Is Depression a Life Insurance Risk?
Policy applicants typically don’t realize that life insurers are as concerned with their mental health as they are their physical health. Life insurers sometimes view a history of depression, anxiety, and/or other mental illnesses as a risk factor. The reason for this is that almost all mental illnesses are associated with elevated mortality rates, which increases the likelihood that the insurance company will have to pay out a claim. However, insurers do not view all types of mental illness as equally risky. Some people with a history of chronic stress may still quality for the best rates if their illness met certain conditions. We’ll explain how insurers evaluate depression as a risk in what follows.
The main concern of providers in issuing coverage to applicants with chronic stress or a history of mental illness is that they will eventually commit suicide. Most policies must pay benefits after two years if the insured commits suicide. Considering that about 2%-9% of depressed patients commit suicide, life insurers’ concern is justified. If you have a suicide attempt in your past, you will probably not qualify for coverage for at least one to two years. In addition to the suicide risk mental illness represents, it also affects areas of the body like the cardiovascular system, which also increases the risk of death.
Types of Mental Illness
Providers do not regard all forms of disorders in the same way. For example, if you experienced a brief bout of anxiety, took medication, and responded well to treatment, there is a good chance you can still qualify for preferred rates. How successful your treatment was, whether psychotherapy or pharmacological interventions, is a critical factor in determining your insurance risk. Insurers are especially lenient with reactive depression, or stress that resulted from a stressful life event, such as a divorce or the death of a loved one. On the other hand, chronic depression that is unresponsive to treatment and unrelated to events is usually more of a red flag for life insurers. If you’ve been hospitalized for chronic stress in the past, you may have an especially hard time finding affordable coverage.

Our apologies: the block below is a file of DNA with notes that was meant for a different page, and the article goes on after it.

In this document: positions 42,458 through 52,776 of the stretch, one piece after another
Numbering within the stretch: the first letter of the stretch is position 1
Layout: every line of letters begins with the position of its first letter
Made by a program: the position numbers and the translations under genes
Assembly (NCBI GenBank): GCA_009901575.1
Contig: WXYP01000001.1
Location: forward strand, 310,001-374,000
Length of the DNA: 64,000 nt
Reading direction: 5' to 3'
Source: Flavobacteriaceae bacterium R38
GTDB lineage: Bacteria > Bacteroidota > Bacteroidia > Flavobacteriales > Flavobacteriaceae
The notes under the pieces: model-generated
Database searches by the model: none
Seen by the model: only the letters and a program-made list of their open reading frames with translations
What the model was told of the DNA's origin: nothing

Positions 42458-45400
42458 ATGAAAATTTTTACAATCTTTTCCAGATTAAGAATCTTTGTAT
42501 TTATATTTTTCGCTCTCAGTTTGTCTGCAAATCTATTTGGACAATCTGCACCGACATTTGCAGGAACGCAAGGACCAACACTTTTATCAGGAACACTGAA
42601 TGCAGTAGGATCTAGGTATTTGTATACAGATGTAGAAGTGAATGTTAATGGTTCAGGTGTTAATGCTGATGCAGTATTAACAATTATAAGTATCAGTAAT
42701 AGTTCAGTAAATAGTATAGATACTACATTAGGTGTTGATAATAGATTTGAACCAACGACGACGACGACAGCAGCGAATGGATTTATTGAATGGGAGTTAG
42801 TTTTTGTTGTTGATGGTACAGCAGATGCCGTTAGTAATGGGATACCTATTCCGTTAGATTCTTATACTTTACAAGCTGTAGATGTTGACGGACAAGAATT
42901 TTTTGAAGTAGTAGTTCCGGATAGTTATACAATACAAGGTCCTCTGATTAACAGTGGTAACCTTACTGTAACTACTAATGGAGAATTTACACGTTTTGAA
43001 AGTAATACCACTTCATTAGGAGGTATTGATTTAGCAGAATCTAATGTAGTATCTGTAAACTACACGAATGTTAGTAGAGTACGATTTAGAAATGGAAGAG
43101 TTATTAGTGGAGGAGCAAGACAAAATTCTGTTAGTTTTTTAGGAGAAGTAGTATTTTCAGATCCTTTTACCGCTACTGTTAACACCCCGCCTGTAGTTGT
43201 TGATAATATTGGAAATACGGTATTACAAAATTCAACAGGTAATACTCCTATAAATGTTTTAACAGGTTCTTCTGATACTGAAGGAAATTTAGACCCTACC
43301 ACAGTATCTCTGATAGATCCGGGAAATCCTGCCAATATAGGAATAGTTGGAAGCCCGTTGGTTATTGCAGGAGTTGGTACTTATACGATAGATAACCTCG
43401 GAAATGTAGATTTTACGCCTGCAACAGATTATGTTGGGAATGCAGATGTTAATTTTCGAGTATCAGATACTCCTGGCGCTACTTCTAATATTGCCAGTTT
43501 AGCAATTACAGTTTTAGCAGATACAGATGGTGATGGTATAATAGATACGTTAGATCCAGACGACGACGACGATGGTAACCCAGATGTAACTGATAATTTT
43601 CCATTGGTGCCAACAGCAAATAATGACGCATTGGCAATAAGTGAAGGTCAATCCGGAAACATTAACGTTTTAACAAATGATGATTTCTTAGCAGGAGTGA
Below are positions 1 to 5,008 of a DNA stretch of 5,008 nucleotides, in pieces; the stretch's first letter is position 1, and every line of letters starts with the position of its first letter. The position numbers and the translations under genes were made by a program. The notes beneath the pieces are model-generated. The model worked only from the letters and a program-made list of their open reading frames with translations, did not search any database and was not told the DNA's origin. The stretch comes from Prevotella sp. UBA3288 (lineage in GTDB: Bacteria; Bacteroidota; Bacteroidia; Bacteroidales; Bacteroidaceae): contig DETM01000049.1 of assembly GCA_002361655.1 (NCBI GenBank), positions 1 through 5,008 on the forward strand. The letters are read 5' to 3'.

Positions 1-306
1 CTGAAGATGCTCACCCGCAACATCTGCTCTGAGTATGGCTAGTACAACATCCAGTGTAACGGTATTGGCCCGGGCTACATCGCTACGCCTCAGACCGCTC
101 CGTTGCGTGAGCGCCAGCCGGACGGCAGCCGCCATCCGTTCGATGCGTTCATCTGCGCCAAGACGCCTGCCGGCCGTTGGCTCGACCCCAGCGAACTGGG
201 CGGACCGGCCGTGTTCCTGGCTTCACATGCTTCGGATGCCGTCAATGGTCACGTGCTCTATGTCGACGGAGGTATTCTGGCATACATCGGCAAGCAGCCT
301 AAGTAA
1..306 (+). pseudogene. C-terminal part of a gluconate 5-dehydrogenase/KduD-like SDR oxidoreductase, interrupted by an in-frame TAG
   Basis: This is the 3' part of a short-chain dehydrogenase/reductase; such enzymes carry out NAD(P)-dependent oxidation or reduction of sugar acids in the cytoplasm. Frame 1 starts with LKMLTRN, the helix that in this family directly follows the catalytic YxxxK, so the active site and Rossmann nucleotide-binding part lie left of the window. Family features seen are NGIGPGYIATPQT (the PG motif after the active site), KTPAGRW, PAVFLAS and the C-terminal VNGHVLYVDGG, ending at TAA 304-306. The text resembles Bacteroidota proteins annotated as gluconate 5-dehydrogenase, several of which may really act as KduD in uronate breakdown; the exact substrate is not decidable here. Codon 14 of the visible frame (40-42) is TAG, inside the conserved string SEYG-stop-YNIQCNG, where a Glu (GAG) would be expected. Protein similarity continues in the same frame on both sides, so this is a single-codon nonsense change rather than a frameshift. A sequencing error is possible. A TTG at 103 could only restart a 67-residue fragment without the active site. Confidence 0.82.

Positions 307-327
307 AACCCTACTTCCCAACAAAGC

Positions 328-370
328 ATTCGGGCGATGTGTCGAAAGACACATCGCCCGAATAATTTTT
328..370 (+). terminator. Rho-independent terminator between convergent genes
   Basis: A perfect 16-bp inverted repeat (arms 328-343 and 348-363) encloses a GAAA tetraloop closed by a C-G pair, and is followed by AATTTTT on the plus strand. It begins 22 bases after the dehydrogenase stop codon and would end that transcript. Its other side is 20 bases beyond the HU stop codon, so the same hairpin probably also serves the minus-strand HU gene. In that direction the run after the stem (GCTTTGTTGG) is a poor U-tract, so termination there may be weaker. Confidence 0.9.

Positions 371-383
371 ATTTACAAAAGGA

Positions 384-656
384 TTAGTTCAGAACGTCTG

If you have or have had chronic stress and need coverage, the best strategy is to be honest and open with your provider about your condition. Provide thorough records of your treatment up front and be candid about the nature of your condition. Your provider will find out about the details of your illness one way or another, so be honest from the beginning. Don’t be afraid to provide your treatment records–an insurer is much more likely to provide reasonable rates after thoroughly reviewing records rather than having to guess at the severity of your condition.